Thursday, September 20, 2018

Homeschool: Our Curriculum (Plus Other Stuff We Use)

*Please see note below regarding the map in this photo.

At this point in our homeschool life, I would not say that we use a particular curriculum. We do Charlotte Mason style education, which is literature based. We began by using Ambleside Online curriculum pretty closely to the way it is recommended, but along the way I found that I had some major issues with some of the books that were recommended, and the reading schedules didn't work for us. Rather than dividing up the readings so that some books had only one chapter read each week, it seemed to work better to read a chapter a day until we were done with a book, then move on to the next. I also thought it was sometimes simply too much to get done in a week, so I pared down what we did.

The other thing that didn't work for us is nature journaling. If you know any Charlotte Mason homeschooling families, you may think this is the main thing. But for us, it's not. It actually made Z cry. So we no longer go out specifically to study nature. I have a British bird guide, binoculars, and a magnifying glass in a pouch that we can bring with us if we are going to be in a park or other nature type setting. We read lots of books about animals and nature, and it's fantastic when we can find things we've read about when we are out and about. But we just don't do a lot of focused nature study. It's not our thing.

In terms of the major issues with the books that I mentioned above, I think it will suffice to say that the N word and a fair bit of racist caricature** was included in one of the books recommended for Year One, as well as a book about George Washington which included mention of happy slaves. So NOPE, we are not going to follow those recommendations. I also noticed that the selection of books was very white centric. Even some of the books about persons of color or of other cultures were written by white people of European descent. (Honestly, Rudyard Kipling does not need to have so many books on the list.) So I use the Ambleside curriculum as a guide for teaching history at a particular pace and incorporating other Charlotte Mason principles, and I select books from their lists that are truly good and wonderful "living books," but at this time we probably only use 30% of the recommended books and choose our own for the other 70%.

We've also worked into a little light unschooling. When one of our kids expresses an interest in something that comes up in one of our readings, I will order materials to explore the topic further. Z was really interested in both world wars, so we got more books that would help us learn more about that. I also often order companion books. For example, there's a book called The World of Anne Frank which is an excellent reference to use along with The Diary of a Young Girl. I also have a pretty large Amazon wish list of books and other homeschool materials that I know my kids would like and use, that I'd like to keep around for them to use as they please.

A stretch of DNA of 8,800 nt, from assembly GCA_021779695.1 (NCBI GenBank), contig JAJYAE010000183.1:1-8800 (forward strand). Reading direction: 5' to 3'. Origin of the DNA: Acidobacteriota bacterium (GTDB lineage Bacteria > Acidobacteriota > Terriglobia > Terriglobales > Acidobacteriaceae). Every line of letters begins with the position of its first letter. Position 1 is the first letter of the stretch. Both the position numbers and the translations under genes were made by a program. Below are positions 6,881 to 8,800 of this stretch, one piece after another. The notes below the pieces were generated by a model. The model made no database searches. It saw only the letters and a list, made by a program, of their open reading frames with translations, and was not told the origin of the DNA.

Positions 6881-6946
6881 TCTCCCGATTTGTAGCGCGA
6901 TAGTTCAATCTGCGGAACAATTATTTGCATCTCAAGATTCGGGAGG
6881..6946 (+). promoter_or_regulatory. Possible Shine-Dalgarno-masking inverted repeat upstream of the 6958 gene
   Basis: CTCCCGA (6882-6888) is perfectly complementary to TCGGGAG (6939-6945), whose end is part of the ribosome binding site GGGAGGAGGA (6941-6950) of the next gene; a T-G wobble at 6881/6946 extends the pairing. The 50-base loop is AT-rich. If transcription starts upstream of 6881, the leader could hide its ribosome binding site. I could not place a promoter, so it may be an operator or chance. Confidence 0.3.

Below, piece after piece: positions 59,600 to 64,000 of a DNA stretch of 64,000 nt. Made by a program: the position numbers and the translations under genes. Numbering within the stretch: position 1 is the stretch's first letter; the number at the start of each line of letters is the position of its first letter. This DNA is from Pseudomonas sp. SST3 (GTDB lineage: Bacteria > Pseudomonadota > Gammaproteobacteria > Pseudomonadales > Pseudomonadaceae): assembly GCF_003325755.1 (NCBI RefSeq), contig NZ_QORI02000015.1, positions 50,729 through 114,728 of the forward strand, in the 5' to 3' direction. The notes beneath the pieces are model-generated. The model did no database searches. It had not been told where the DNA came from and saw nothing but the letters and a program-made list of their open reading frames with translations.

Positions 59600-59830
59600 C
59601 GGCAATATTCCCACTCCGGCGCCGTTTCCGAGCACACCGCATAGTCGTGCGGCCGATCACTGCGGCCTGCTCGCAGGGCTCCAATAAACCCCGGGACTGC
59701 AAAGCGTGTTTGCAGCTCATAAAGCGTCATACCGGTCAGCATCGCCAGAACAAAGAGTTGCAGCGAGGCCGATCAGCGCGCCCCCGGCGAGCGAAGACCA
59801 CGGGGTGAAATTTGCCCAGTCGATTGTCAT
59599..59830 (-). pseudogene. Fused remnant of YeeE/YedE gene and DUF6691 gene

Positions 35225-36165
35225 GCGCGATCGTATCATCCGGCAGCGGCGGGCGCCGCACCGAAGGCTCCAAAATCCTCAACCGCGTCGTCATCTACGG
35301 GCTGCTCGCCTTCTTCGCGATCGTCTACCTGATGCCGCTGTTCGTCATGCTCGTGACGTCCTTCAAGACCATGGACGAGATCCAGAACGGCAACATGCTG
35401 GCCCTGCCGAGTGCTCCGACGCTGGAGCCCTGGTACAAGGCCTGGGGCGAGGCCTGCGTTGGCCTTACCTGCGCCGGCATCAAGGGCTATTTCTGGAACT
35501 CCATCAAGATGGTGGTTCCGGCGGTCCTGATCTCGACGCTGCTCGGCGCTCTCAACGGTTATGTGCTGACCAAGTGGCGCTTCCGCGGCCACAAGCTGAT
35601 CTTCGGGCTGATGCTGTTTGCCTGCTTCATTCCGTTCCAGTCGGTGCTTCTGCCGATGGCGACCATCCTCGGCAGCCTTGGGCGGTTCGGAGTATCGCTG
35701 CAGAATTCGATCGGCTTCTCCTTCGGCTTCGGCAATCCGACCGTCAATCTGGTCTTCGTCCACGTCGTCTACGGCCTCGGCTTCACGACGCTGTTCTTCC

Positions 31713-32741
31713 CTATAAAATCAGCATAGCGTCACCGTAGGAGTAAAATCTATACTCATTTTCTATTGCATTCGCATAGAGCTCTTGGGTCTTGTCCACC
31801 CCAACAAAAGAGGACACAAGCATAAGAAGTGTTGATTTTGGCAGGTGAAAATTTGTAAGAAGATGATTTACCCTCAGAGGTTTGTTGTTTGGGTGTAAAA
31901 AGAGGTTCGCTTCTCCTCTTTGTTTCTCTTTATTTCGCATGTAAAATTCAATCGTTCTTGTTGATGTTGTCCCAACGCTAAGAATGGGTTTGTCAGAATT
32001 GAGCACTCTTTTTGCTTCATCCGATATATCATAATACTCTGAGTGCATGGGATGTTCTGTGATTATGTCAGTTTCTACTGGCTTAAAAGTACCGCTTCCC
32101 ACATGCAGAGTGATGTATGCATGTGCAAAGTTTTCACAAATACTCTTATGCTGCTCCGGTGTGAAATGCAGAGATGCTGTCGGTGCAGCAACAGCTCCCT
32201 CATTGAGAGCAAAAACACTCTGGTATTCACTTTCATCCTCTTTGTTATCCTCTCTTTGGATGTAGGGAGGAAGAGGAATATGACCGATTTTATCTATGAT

To really make learning come alive, we make use of the many museums in London. Many of them are free to enter. We also have had a Historic Royal Palaces membership for the past few years, and it has proved to be more than worth the annual fee (though it's not cheap). As our kids get older and we can spend days out more easily, I will be checking out other memberships which may be useful to us, such as National Trust. It is also very helpful to have a Family& Friends Railcard so we can save on fares to sites outside London, and we've held one of those for most of the time we've lived here in London.

We also use many online resources and apps for learning. Z is using the Duolingo app, and E uses the Gus French app. Z used the Reading Raven app when she was learning to read, and E now uses that and also Teach Your Monster to Read. Z is using TTRS for typing and spelling lessons, and we use a lot of the Nessy resources as needed. We will be using Nessy Numbers for both girls this year, and Z will use Writing Beach. If one of the girls finds an educational app that they'd like to have, I usually say yes. The Duck Duck Moose ones in particular have been great for E.

I'm sure I'm forgetting quite a lot of what we use, but that's the basic information. I prefer to keep things somewhat structured overall. I like having a framework to start with, and we can be flexible within that framework. I don't hesitate to change things up if something isn't working for us, if I find that a book I thought would be good has some issues, or if I find a book that's simply better than the one we've used before. So far, so good.

*You may notice that the map behind Elvie is a bit problematic, as it's from a time when colonialism was in full swing. I bought it because I wanted a map of Africa, and our kids are Ethiopian, and it is a point of pride for Ethiopians that Ethiopia was never colonised. But I feel now that it is problematic and would like to replace it with a topographical map when budget allows. We use this as a history aid for now and keep an accurate map posted next to it. 

**Some versions of Just So Stories still include the N word, which I find to be completely unacceptable. We got the Children's Classics version, and I threw it away with the cat litter.

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